2. I wish Jodie Foster would work more often. I haven't seen her in anything since catching The Brave One on a Buenos Aires-to-Lima LAN Chile Airlines flight in 2007. But why do her neurotic tics in this movie remind me so much of Monica on Friends?
3. Some plays belong on the stage. The actors here are certainly talented and so is the director (Roman Polanski), but this story about four parents at odds over their warring sons doesn't feel quite right on film, and not just because of the single, claustrophobic set. The cast (particularly Foster and Kate Winslet) play the material broadly, which would make it funnier onstage, but unless the point is low-brow comedy, isn't quite appropriate for film, a medium where less is generally more. I wish I were watching the Oscar-caliber quartet (which also includes Christoph Waltz and John C. Reilly) working its acting magic at the Garrick Theatre in London's West End.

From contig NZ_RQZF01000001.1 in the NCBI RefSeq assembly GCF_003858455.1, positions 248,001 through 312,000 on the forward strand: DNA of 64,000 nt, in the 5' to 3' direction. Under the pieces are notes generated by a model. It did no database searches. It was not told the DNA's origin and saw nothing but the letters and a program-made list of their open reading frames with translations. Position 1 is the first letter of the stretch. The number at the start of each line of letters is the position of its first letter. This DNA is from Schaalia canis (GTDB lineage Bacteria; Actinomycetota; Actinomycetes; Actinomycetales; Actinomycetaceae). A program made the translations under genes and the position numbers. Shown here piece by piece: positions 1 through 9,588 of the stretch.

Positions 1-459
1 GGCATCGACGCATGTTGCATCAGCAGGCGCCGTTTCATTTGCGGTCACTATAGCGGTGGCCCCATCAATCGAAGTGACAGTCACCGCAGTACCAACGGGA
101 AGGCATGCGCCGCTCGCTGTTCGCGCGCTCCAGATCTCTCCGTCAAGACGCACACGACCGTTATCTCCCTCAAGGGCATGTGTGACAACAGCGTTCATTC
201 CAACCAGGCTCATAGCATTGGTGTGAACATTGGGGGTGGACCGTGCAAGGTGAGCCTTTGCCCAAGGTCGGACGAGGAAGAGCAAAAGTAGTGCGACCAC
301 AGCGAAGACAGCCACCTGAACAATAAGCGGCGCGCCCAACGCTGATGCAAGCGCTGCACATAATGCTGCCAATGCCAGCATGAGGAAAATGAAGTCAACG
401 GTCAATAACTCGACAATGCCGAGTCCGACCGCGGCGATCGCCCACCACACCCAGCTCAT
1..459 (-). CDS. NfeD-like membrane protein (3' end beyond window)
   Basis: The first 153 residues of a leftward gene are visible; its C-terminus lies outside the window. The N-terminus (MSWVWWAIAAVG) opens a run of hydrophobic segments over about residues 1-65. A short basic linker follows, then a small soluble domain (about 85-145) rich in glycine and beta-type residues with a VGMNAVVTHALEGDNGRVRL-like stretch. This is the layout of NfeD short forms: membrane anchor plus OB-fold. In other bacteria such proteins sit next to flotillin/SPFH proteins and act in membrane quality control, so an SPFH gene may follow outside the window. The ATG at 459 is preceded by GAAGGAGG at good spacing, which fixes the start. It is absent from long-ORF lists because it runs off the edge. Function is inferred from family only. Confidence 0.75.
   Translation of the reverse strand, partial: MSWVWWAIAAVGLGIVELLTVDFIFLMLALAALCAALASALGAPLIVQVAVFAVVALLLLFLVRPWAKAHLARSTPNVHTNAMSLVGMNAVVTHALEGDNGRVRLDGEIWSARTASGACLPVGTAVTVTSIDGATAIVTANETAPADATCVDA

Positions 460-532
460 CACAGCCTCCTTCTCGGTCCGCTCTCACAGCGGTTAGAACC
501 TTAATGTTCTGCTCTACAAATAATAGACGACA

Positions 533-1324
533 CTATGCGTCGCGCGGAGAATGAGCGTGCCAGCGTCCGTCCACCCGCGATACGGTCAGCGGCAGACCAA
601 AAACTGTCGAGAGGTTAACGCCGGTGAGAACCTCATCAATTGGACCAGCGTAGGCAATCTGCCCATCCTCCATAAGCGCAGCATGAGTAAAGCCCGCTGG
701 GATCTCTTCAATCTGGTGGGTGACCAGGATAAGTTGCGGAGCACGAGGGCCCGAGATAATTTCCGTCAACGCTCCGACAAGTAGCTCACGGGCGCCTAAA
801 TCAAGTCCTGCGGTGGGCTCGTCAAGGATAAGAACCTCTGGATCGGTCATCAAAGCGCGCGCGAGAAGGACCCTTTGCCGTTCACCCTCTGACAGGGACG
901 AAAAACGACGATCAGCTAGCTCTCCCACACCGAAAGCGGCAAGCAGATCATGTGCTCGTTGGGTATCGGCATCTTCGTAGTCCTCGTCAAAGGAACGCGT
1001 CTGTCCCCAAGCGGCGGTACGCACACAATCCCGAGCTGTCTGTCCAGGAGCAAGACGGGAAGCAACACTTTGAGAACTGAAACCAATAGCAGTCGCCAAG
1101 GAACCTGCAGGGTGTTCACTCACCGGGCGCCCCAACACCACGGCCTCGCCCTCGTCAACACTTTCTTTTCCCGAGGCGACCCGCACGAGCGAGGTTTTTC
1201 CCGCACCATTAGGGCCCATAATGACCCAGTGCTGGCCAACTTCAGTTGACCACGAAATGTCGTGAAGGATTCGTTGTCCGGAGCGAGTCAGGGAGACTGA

4. Could I get an apartment like this in New York City without paying a fortune? Michael Longstreet (Reilly), a guy who sells decorative hardware like doorknobs and toilet-flushing devices, and his wife Penelope (Foster), who works in a bookstore and has written one book (which I presume was not a best-seller), certainly have a large, lovely home. If I ever move back to New York, I might have to get over my Manhattan snobbery and consider setting up shop in Brooklyn.
|Portrait of the actor as a young man|
6. I find vomiting in inappropriate places funnier than I probably should. Maybe it's because it's been a couple of decades since I've done it. But If my house guest puked all over my precious art books, I think I'd have to toss them out along with the company. I know Penelope's are out of print, but you can find a replacement for pretty much anything on eBay. Thankfully, the liquid-projectile release (beautifully and hysterically enacted by Winslet) spared the laptop!